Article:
If you’re just here looking for the Wealthsimple Trade referral code to receive the current promo (often to receive the cash value of free stock), the code is:
A few notes:
- If you don’t enter the referral code during account creation, you normally have up to 30 days to enter the referral code after creating your Wealthsimple Trade account. This can be done in the Wealthsimple Trade phone app by clicking the little gift icon.
- You MUST create a Personal (non-registered) Trade account. You can also create a TFSA and/or RRSP if you’d like but you MUST create the Personal account, as Wealthsimple will not deposit your bonus to a TFSA/RRSP account (you can transfer it manually via the phone app after a week or so if you’d like).
- You MUST fund your Trade account. Even $1 should be sufficient. I funded my Personal account and then waited for the bonus to arrive to be on the safe side before doing anything else (which took under 48 hours if I remember correctly though Wealthsimple says “within 7 days” as of early 2022).
- When you receive your cash bonus, you must keep it in Wealthsimple for at least 90 days. In other words, you can’t just create an account, get the bonus, immediately withdraw the bonus, and close your account.
- As far as the value of the random cash bonus you receive goes, according to Wealthsimple as of early 2022 the minimum bonus was $5, the average bonus was about $15 and only 5% of people managed a bonus worth over $50. No guarantees here, and YMMV. Assuming a bonus program is currently live, treat the bonus as a bonus, and you won’t be disappointed.
If you arrived here looking for a little more information about Wealthsimple, I’ll start with the basics and then move on to pros/cons. No, it’s not for everyone. But it made sense for me. So here we go!
Who is Wealthsimple best suited towards?
In my view, Wealthsimple is best suited to the small retail investor – particularly the novice investor who is just getting started with investing or stock trading.
Why? They don’t charge trading fees on Canadian stocks: if you want to buy 1 share of TELUS and the share price is $32.29, you pay $32.29. You will collect dividends as time goes on, and if the stock price climbs to $65.45 in the future and you sell, you get that $65.45. If you want to buy USD stock, you pay a 1.5% premium on the exchange rate but it otherwise behaves the same.
This approach makes stock trading very accessible to investors who are just starting out and might only have $35 to invest today… using a different broker where they might have to pay a $1-50 trading fee just wouldn’t make sense.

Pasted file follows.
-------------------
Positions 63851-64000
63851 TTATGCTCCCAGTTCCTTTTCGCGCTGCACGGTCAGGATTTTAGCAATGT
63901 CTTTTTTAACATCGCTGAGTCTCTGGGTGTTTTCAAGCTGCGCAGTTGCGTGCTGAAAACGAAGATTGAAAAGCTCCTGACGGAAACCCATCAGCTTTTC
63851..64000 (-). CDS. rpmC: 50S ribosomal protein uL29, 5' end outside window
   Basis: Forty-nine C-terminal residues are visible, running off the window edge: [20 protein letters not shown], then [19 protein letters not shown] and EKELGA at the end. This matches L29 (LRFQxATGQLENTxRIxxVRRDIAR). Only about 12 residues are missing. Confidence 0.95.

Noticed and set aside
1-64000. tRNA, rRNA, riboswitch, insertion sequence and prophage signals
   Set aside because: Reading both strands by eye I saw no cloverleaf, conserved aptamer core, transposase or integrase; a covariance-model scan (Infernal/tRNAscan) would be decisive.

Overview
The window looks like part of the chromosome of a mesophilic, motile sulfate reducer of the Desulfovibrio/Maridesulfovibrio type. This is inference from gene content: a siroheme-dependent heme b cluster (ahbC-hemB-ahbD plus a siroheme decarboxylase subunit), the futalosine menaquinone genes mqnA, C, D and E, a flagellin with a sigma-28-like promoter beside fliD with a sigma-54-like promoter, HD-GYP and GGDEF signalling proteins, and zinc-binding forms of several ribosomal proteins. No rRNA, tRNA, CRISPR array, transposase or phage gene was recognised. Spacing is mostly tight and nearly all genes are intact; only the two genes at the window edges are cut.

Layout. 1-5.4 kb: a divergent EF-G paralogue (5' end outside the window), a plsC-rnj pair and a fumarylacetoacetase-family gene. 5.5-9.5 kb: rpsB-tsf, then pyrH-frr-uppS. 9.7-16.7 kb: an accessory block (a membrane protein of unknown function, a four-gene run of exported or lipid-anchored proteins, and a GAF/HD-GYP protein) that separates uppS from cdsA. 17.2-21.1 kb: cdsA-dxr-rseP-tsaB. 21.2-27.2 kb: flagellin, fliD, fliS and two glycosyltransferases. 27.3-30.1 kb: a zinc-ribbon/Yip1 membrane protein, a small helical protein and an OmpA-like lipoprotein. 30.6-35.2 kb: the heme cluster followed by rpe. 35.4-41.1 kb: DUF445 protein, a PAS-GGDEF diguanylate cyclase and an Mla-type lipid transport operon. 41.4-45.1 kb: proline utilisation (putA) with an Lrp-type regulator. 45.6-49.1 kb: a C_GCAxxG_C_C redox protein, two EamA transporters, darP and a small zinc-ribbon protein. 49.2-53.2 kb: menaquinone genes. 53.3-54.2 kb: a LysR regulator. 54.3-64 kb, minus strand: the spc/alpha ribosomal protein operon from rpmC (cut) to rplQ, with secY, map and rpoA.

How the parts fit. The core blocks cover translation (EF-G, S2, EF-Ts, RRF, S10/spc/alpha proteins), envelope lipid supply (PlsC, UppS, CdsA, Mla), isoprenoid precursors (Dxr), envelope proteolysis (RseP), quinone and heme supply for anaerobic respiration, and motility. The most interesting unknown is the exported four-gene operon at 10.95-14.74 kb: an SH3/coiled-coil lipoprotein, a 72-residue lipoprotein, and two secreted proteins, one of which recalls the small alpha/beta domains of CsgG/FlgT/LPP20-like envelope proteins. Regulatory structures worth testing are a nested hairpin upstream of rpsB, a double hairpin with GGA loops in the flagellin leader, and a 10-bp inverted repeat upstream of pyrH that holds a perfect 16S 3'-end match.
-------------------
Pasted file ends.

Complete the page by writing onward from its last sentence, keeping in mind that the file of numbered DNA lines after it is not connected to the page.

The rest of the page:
Wealthsimple also makes the process of purchasing shares pretty easy – instead of the complex interface shown by some other brokers, Wealthsimple has opted for a simple one that is easy to use and understand. I’ll show a couple screenshots later so you can see what I mean.
Getting the negatives out of the way – the weaknesses and flaws of Wealthsimple
I’ll start with the negatives this time around, and finish off with the positives. I’ll try to be thorough and a little nit-picky for those who want as many details as possible.
The initial “new-user” experience isn’t nearly as smooth as it could be…
Note that most of my experience is with the desktop website – my use of the phone app is minimal (some things do require it though). In any case, some of the UI-specific issues I hit may be website-specific.
1) Wealthsimple offerings are currently broken down into 3 separate sections on the website (4 different Apps on the App Store although app merges may be coming soon). This could probably stand to be cleaned up a bit.
Descriptions on the desktop site could use improvement. (FIXED) You can click the images for larger versions if curious.
2) Linking a bank account to fund your Wealthsimple account involves providing your bank account login credentials by default (via a service called Plaid). For many, this is a major cause for concern as compromised bank account credentials can have catastrophic implications – there is a reason that banks are none-to-thrilled about people sharing bank login details. However, note that if you select a bank (TD for example) and then cancel the process it does give you the option to use a more standard direct-withdrawal method (where you provide the bank/transit/account numbers that can be found on a voided cheque through any bank) which is arguably much safer and should probably be offered as an option up-front. Interac e-Transfer does not exist as an option – unfortunate because it would be a much faster and safer way for someone to get their feet wet who isn’t yet ready to commit to providing more thorough bank access.
3) The initial stock bonus (if applicable) doesn’t state why it can’t be transferred from your Personal account to a Registered account for a few days (“$0 available”), nor does it give an indication as to when it will be available for transfer. Having a visible ETA for any/all holds would be ideal.
4) Once numerous transactions have taken place, an expanded “Activity” history on the desktop website will collapse every few minutes, making it very challenging to sift through history that is more than 21 transactions old. If you plan to keep a separate log of your transactions elsewhere, consider starting your log from the get-go – if you wait until you have dozens/hundreds of transactions you might find the process to be rather frustrating. Note that this appears to be a desktop-only issue – I did not experience it during a quick test of the mobile app.